The key features of the city includes cutting edge infrastructural facilities; state of the art electronic security system, water treatment plants, steady electricity supply, street lightings roads, drain and walkway, telecommunication facilities, wireless network, recreation park, hospital, nursery, primary, secondary school, shopping mall, Club House, 18-hole golf course, 9-hole golf course, 5-star hotel, security post and fire station.

   Eze said Enugu Lifestyle and Golf City is the premiere lifestyle city in sub Saharan Africa. Covering about 1,097 hectares, the city is characterized by breathtaking vintage layout and a rare fine blend of functionality that impeccably connects living with sustainable grandeur. Located in independence layout phase 2 along Enugu-Port Harcourt expressway, which is eight minutes’ drive from Akanu Ibiam International Airport, Enugu.

   The City is bordered by rivers and pockmarked by lakes and other water bodies.  As with all modern cities around the world, Enugu Lifestyle & Golf City has a combination of residential, commercial and industrial developments.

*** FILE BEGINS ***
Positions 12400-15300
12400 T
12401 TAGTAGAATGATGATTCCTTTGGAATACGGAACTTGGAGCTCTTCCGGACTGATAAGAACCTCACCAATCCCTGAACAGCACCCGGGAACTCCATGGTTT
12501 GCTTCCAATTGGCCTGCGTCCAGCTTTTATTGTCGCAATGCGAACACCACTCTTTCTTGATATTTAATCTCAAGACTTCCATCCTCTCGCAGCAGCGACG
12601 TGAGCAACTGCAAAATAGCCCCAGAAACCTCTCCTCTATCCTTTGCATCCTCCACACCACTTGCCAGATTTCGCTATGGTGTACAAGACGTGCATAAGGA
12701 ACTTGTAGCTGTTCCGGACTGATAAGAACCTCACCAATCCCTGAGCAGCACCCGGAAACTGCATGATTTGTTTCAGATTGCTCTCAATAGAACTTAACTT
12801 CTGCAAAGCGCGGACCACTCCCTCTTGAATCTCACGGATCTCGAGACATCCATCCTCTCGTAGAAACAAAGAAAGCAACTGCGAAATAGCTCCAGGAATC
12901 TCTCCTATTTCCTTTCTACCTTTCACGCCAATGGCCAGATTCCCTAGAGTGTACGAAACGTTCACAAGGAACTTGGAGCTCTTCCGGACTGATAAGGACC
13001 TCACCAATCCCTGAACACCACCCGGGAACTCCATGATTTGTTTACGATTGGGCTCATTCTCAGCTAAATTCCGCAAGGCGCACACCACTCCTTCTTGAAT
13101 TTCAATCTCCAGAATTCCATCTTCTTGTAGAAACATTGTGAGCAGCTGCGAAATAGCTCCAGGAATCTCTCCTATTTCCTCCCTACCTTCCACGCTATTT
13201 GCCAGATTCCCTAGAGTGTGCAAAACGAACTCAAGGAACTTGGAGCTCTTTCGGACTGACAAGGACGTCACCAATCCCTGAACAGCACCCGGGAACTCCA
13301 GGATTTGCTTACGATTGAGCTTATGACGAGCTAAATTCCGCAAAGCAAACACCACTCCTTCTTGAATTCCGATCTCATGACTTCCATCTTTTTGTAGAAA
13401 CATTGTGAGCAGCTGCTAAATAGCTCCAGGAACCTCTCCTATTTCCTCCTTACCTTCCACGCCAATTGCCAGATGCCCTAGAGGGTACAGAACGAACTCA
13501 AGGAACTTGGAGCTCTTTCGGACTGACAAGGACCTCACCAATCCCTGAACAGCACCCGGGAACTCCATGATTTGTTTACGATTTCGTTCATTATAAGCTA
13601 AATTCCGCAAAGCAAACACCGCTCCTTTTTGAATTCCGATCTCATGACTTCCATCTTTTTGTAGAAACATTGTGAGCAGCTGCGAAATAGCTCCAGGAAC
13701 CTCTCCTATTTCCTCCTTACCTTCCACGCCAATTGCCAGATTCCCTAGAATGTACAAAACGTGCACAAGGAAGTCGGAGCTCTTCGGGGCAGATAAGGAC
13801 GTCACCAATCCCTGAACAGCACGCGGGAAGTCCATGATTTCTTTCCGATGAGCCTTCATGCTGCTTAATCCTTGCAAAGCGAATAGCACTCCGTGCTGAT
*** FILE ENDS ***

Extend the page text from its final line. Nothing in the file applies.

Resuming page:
“The residential development caters for a wide range of housing needs including entry-level, middle-income, executive, and super-exclusive homes.  The community is located around an 18-hole golf course that winds itself around the entire stretch of the development.  An additional, exclusive 9-hole golf course is located within the Presidential Park Estate and opens to only residents of this super-exclusive, ultra-secure community within a very secure Enugu Lifestyle & Golf City”.

   “A 5-star clubhouse and hotel is planned to be the central meeting point for residents in the community.  The hotel, to be managed by an international brand, would be located next to a lake and wrapped around the golf course. It will be built as a resort-getaway for business conferences and families desiring a vacation away from their busy daily lives.” Eze said.

   He added that other amenities like schools, places of worship, sports facilities, and many others will be provided to make this a self-sustaining city.  No other city in Nigeria is conceived in this nature.